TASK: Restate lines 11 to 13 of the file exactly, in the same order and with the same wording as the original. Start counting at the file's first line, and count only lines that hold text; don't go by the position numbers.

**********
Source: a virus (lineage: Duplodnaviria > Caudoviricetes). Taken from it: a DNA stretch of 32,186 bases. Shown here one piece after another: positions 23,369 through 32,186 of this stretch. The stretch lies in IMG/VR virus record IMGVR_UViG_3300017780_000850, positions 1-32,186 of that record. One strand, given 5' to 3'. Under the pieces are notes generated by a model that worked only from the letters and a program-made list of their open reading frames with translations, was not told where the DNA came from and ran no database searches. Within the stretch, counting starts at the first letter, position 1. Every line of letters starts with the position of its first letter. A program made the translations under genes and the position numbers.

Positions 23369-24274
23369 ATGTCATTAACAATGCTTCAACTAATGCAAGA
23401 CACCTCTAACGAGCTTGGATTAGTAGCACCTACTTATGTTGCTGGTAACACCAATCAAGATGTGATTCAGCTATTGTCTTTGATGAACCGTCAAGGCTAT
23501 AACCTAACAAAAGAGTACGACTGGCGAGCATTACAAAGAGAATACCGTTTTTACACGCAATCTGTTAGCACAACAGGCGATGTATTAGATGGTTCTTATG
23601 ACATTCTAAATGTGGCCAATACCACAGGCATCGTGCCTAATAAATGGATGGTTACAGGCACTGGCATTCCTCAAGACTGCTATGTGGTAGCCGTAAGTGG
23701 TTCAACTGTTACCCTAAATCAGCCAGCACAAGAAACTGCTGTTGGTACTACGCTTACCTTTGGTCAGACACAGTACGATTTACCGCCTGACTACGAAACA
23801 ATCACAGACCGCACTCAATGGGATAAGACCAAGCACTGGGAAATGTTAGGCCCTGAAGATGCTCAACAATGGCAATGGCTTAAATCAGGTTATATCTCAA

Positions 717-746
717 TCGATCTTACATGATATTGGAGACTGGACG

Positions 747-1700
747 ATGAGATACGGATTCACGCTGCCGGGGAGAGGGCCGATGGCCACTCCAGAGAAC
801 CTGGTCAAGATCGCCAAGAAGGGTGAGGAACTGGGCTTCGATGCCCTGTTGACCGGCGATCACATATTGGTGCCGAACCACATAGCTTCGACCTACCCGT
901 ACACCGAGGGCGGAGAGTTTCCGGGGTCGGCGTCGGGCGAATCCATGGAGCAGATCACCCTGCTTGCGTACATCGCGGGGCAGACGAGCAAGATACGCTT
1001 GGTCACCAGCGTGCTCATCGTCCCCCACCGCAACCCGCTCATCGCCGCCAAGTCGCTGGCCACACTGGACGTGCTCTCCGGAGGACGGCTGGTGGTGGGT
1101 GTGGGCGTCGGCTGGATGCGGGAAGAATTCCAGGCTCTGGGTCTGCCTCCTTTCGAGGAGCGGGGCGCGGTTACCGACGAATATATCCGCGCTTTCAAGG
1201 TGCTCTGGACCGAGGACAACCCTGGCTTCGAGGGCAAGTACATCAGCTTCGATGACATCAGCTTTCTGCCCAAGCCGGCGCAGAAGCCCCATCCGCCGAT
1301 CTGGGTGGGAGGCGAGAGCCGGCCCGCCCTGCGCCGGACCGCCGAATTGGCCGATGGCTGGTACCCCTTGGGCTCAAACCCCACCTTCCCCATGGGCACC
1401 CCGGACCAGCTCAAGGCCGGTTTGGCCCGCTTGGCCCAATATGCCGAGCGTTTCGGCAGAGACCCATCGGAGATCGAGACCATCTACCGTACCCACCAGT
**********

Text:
Positions 747-1700
747 ATGAGATACGGATTCACGCTGCCGGGGAGAGGGCCGATGGCCACTCCAGAGAAC
801 CTGGTCAAGATCGCCAAGAAGGGTGAGGAACTGGGCTTCGATGCCCTGTTGACCGGCGATCACATATTGGTGCCGAACCACATAGCTTCGACCTACCCGT